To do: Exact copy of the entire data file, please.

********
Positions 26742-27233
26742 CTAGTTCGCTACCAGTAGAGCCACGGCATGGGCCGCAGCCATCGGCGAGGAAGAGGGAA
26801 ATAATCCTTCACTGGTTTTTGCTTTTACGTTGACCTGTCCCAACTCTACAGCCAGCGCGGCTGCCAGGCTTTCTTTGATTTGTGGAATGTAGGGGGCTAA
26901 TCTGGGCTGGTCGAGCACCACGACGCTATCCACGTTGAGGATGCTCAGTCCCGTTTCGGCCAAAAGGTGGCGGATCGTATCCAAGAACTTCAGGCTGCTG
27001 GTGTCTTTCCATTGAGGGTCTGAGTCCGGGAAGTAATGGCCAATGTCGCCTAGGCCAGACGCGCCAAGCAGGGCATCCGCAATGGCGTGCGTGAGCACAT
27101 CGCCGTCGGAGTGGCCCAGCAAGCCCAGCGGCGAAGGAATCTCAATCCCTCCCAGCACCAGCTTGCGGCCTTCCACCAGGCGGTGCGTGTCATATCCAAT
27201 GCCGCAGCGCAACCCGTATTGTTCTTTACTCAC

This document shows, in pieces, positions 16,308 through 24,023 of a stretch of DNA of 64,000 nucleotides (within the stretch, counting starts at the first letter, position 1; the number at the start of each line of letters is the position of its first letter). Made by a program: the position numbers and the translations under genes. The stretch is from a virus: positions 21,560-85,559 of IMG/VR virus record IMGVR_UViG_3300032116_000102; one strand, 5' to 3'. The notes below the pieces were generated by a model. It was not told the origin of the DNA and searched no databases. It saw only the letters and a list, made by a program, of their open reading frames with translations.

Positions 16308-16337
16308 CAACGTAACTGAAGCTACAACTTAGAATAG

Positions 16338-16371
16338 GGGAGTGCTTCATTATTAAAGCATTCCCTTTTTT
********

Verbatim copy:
Positions 26742-27233
26742 CTAGTTCGCTACCAGTAGAGCCACGGCATGGGCCGCAGCCATCGGCGAGGAAGAGGGAA
26801 ATAATCCTTCACTGGTTTTTGCTTTTACGTTGACCTGTCCCAACTCTACAGCCAGCGCGGCTGCCAGGCTTTCTTTGATTTGTGGAATGTAGGGGGCTAA
26901 TCTGGGCTGGTCGAGCACCACGACGCTATCCACGTTGAGGATGCTCAGTCCCGTTTCGGCCAAAAGGTGGCGGATCGTATCCAAGAACTTCAGGCTGCTG
27001 GTGTCTTTCCATTGAGGGTCTGAGTCCGGGAAGTAATGGCCAATGTCGCCTAGGCCAGACGCGCCAAGCAGGGCATCCGCAATGGCGTGCGTGAGCACAT
27101 CGCCGTCGGAGTGGCCCAGCAAGCCCAGCGGCGAAGGAATCTCAATCCCTCCCAGCACCAGCTTGCGGCCTTCCACCAGGCGGTGCGTGTCATATCCAAT
27201 GCCGCAGCGCAACCCGTATTGTTCTTTACTCAC

This document shows, in pieces, positions 16,308 through 24,023 of a stretch of DNA of 64,000 nucleotides (within the stretch, counting starts at the first letter, position 1; the number at the start of each line of letters is the position of its first letter). Made by a program: the position numbers and the translations under genes. The stretch is from a virus: positions 21,560-85,559 of IMG/VR virus record IMGVR_UViG_3300032116_000102; one strand, 5' to 3'. The notes below the pieces were generated by a model. It was not told the origin of the DNA and searched no databases. It saw only the letters and a list, made by a program, of their open reading frames with translations.

Positions 16308-16337
16308 CAACGTAACTGAAGCTACAACTTAGAATAG

Positions 16338-16371
16338 GGGAGTGCTTCATTATTAAAGCATTCCCTTTTTT